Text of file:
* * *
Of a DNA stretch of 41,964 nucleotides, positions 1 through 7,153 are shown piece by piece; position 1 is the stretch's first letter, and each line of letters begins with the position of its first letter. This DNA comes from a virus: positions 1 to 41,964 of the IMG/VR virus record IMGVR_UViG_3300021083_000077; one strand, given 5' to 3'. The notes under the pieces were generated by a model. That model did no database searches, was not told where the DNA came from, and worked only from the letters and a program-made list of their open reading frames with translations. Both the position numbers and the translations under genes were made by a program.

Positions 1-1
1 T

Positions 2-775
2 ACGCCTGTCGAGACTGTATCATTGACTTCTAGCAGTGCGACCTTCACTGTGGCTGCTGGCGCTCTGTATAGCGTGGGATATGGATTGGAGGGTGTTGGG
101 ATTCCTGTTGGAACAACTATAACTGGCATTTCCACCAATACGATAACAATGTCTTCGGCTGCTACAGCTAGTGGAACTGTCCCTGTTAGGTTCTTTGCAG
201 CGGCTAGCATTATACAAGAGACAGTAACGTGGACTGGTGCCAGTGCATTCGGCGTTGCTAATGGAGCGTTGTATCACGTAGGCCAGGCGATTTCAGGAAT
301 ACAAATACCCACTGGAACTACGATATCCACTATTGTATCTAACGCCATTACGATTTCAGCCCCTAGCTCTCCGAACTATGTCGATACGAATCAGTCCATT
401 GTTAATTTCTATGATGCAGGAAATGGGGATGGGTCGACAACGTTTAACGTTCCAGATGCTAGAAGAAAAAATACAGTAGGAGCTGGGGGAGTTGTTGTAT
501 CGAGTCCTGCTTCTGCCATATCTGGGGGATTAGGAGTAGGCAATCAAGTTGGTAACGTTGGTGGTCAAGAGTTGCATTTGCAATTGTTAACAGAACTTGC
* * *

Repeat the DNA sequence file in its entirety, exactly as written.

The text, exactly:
Of a DNA stretch of 41,964 nucleotides, positions 1 through 7,153 are shown piece by piece; position 1 is the stretch's first letter, and each line of letters begins with the position of its first letter. This DNA comes from a virus: positions 1 to 41,964 of the IMG/VR virus record IMGVR_UViG_3300021083_000077; one strand, given 5' to 3'. The notes under the pieces were generated by a model. That model did no database searches, was not told where the DNA came from, and worked only from the letters and a program-made list of their open reading frames with translations. Both the position numbers and the translations under genes were made by a program.

Positions 1-1
1 T

Positions 2-775
2 ACGCCTGTCGAGACTGTATCATTGACTTCTAGCAGTGCGACCTTCACTGTGGCTGCTGGCGCTCTGTATAGCGTGGGATATGGATTGGAGGGTGTTGGG
101 ATTCCTGTTGGAACAACTATAACTGGCATTTCCACCAATACGATAACAATGTCTTCGGCTGCTACAGCTAGTGGAACTGTCCCTGTTAGGTTCTTTGCAG
201 CGGCTAGCATTATACAAGAGACAGTAACGTGGACTGGTGCCAGTGCATTCGGCGTTGCTAATGGAGCGTTGTATCACGTAGGCCAGGCGATTTCAGGAAT
301 ACAAATACCCACTGGAACTACGATATCCACTATTGTATCTAACGCCATTACGATTTCAGCCCCTAGCTCTCCGAACTATGTCGATACGAATCAGTCCATT
401 GTTAATTTCTATGATGCAGGAAATGGGGATGGGTCGACAACGTTTAACGTTCCAGATGCTAGAAGAAAAAATACAGTAGGAGCTGGGGGAGTTGTTGTAT
501 CGAGTCCTGCTTCTGCCATATCTGGGGGATTAGGAGTAGGCAATCAAGTTGGTAACGTTGGTGGTCAAGAGTTGCATTTGCAATTGTTAACAGAACTTGC